You seem confused about the nature of poverty when you state of areas of Redwood City that “even the majority of those are safe and filled with good, hard-working people” as if that proves that they are not poor in comparison to those living a few thousand yards away. Being poor and hard-working as well as good are not antithetical concepts as you seem to imply. My larger point again was that like the Old South, California is a society of two rather than three classes, with a ruling elite that seems to prefer a lifestyle and culture not conducive to the prosperity of a middle class, especially in terms of affordable highways, good highways, and competitive schools.

Your letter fails for two reasons. One, you fail to note that I early on noted the differences between a modern state and the Old South (“Of course, this is 2017, not 1860, and California is super-liberal, not an antebellum slave-owning society.”); two, you did not refute any of my points about infrastructure (written before the Oroville dam catastrophe), the state’s high taxes and poor services, the effect of boutique environmentalism upon the working classes, and the strange paradox a high basket of taxes combined with the nation’s near last infrastructure and schools.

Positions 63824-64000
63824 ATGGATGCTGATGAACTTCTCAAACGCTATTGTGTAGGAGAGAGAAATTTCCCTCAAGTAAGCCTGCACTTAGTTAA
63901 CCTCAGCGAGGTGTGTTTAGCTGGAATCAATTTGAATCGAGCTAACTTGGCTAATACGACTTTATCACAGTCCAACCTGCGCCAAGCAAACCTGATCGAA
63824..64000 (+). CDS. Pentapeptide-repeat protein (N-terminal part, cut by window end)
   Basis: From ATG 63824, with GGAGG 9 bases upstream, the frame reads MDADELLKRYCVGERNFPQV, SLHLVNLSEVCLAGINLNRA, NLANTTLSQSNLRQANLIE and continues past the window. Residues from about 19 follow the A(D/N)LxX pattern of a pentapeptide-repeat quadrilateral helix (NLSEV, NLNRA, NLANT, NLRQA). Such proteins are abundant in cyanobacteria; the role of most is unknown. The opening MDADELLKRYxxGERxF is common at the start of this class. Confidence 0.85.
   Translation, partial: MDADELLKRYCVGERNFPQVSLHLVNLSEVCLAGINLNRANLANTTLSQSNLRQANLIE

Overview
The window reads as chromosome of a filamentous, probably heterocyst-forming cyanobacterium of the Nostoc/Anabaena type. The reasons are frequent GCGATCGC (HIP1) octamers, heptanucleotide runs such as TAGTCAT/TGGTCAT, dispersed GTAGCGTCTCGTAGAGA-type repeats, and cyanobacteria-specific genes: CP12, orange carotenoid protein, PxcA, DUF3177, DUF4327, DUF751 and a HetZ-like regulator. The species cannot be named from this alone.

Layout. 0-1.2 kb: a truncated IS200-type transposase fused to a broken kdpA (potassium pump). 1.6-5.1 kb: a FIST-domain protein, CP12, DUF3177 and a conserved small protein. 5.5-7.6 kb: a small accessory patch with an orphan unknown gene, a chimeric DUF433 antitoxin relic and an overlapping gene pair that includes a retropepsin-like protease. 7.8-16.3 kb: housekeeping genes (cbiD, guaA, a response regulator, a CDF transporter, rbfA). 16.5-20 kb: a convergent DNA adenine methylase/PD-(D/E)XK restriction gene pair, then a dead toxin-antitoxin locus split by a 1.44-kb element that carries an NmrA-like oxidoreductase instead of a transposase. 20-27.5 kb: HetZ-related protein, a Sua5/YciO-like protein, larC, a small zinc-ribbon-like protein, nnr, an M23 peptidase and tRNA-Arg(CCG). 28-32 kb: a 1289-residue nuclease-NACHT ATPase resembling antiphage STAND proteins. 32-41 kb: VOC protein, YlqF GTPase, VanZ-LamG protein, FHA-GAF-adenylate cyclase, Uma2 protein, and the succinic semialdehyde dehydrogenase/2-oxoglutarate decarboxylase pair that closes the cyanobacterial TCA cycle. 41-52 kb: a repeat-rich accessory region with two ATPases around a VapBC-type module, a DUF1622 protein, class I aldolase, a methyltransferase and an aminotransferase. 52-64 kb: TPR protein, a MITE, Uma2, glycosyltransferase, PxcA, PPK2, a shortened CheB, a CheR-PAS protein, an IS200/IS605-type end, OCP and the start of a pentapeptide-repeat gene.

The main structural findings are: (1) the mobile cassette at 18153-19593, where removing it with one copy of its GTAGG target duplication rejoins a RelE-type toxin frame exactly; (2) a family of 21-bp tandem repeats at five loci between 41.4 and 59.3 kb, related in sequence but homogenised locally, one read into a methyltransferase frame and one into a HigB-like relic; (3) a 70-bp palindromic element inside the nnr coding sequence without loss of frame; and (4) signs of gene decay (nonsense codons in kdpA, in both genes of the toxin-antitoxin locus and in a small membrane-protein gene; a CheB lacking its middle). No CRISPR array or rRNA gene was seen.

I am a great, great grandson of a Union soldier from Missouri and my own uncle and namesake died on Okinawa with the 6th Marine Division, so I do not need lectures about family lineages. The point of the essay was not to caricature California, but to warn of the dangers of nullifying federal laws, talking of secession, withholding federal revenues, and gravitating to an antebellum culture of a small class on top with a service class on the bottom. We know where that eventually leads.

Sincerely, Victor Davis Hanson